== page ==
Taking A Small Bite of the Big Apple | Verve Magazine
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November 07, 2016

Taking A Small Bite of the Big Apple

Text by Shraddha Jahagirdar-Saxena

On a recent short visit, we discovered what makes NYC a cultural hotspot

Miles away from home, under a clear starlit sky, near the witching hour, I am waiting at the curb, poised strategically to hail a cab outside Lincoln Center. My hands keep seeking the pockets of my coat for warmth. Though I have landed in the Big Apple scarcely a few hours earlier — airdashing from New Delhi to Schiphol, Amsterdam and then on to my appointed destination — my enthusiasm for the popular power centre of arts, culture, fashion, business and more is not dented by the temperature and time difference. And I have just spent a couple of hours in a packed auditorium, watching one of the evergreen operas, Madama Butterfly, staged by the Metropolitan Opera. I could not have asked for a better welcome to the vibrant city — it was dramatic, colourful and arresting.

Dulcet notes
As The Sound of Music ditty goes, Let’s start at the very beginning — the opera. Clad in formal attire — in my case, an Indian ensemble — I rush across the vast courtyard of Lincoln Center, where a fountain seems to dance. As the contemporary artiste Catherine Russell puts it, “The arts heal people and bring them together. Lincoln Center serves the community in this way, and so it keeps New York City vibrant.” Housed in a huge complex of buildings in the Lincoln Square neighbourhood in Manhattan, it is renowned for hosting many notable performing arts organisations like the New York Philharmonic, the Metropolitan Opera and the New York City Ballet.

That night, I experience a buzz in the air — soft conversations fill the lobby as the crème de la crème of the cognoscenti wait patiently for the doors to open. No sooner done and I walk in; I take in the high ceilings and the carpeted steps leading to the galleries above, and the ambience makes me term it as a mini Ascot. Of course, the ubiquitous hats are missing, but fashion dominates the theatrical space.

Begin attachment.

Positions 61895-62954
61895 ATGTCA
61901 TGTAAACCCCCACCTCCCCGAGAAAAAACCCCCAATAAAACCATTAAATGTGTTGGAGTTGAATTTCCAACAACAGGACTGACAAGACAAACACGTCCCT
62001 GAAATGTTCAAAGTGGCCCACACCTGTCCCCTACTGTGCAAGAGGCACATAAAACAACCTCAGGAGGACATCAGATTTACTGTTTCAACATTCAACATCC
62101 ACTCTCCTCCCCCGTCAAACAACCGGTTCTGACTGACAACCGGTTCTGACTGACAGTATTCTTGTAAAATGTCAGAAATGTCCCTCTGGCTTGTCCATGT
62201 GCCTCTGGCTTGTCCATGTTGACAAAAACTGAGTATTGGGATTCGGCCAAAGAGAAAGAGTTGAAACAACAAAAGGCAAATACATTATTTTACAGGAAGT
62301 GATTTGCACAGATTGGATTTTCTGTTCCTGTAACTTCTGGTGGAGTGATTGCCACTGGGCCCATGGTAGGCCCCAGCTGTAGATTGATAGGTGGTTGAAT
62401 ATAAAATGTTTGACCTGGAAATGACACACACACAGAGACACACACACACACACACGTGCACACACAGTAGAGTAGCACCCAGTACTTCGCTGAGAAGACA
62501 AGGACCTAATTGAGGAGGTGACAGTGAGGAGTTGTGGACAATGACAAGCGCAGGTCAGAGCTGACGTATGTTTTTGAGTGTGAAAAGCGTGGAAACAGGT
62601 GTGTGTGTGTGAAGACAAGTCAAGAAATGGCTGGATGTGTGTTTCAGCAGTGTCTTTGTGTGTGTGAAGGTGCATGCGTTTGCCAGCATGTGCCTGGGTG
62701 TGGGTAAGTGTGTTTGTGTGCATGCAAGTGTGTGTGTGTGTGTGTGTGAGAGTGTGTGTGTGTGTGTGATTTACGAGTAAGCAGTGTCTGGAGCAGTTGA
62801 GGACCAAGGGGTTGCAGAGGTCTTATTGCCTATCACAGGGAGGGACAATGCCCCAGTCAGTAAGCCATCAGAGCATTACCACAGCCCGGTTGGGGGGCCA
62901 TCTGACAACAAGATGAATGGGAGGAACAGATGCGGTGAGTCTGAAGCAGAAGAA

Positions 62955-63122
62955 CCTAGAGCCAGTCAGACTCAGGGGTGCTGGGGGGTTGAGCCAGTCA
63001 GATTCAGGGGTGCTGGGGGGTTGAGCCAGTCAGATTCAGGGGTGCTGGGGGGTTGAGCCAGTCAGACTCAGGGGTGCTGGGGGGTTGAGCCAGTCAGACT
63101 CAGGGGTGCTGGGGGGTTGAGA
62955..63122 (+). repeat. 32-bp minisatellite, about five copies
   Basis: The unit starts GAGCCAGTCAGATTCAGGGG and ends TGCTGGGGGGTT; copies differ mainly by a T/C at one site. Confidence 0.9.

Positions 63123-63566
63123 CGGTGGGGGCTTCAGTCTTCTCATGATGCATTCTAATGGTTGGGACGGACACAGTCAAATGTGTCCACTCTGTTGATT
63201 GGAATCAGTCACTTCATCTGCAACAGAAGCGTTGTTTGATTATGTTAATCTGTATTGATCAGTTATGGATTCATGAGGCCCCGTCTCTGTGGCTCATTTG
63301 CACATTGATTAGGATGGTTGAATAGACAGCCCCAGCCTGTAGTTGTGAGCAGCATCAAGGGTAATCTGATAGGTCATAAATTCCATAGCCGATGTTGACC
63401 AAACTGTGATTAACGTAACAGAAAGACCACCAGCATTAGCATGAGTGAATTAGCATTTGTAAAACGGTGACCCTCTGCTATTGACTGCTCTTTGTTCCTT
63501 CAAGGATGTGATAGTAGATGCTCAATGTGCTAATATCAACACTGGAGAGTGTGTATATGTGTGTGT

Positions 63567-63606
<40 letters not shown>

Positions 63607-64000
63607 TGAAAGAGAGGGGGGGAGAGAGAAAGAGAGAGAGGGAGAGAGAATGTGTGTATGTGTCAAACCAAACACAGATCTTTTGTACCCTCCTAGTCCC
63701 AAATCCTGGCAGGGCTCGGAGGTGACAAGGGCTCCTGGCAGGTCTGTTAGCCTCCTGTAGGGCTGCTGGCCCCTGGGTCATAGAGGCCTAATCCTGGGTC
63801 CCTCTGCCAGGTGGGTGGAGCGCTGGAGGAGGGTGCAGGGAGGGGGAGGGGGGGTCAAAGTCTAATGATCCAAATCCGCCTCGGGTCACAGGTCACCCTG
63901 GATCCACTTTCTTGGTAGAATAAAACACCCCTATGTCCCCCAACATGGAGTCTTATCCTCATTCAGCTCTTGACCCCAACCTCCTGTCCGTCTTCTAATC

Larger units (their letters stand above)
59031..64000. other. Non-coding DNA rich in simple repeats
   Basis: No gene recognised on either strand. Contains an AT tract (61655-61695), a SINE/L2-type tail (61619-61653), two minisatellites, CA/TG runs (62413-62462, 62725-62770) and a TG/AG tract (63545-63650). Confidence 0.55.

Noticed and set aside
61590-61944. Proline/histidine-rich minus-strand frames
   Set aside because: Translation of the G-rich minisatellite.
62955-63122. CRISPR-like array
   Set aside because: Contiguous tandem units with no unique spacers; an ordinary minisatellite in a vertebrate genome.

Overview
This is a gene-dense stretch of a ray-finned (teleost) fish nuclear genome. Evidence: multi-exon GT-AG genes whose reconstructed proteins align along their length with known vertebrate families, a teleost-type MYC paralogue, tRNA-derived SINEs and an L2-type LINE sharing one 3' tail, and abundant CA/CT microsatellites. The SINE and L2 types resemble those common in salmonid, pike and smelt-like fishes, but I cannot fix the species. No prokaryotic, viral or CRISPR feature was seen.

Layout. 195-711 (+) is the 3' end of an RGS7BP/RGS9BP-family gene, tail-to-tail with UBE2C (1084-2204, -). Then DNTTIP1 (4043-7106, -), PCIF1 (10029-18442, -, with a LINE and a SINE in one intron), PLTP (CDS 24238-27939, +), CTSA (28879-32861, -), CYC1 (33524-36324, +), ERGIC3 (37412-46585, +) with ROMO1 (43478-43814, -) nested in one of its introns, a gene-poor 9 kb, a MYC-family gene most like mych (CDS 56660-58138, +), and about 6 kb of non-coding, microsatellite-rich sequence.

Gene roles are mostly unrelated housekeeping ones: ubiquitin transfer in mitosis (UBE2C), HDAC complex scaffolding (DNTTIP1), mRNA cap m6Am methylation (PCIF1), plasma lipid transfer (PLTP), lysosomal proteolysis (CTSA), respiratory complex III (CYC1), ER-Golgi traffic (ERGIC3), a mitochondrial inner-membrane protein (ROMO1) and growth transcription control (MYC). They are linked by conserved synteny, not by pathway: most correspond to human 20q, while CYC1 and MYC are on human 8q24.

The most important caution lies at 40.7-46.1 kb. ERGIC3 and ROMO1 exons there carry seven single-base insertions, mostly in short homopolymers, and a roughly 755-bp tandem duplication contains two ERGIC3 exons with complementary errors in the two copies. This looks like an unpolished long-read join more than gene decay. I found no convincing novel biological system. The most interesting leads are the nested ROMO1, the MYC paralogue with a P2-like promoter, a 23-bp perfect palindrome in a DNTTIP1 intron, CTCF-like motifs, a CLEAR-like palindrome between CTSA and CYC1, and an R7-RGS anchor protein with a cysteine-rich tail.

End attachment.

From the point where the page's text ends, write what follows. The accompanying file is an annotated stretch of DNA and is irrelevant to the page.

An espresso shot that was swiftly gulped down in the eatery on the first floor helps dispel the fog that is threatening to push me into the arms of Morpheus in my comfortable seat. I sit up, hearing the wave of applause that flows through the auditorium, when conductor Karel Mark Chichon takes his place upfront, bowing to the audience before the curtain rises. The lights dim, the performance begins and one is immediately transported into another era. A clever use of mirrors gives a double impact — and being positioned at an angle above the stage they provide a tantalising glimpse of the action as the actors enter and exit from beyond our sight. Another interesting element is the presence of Bunraku puppets, inspired by the sophisticated Japanese puppetry form. But, though the stage effects are consummately produced, one performer outshines the rest — Kristine Opolais, who plays the title role of Cio-Cio-San steals the show and our hearts. No wonder then that she gets a rousing standing ovation at the end!

Fashion fiesta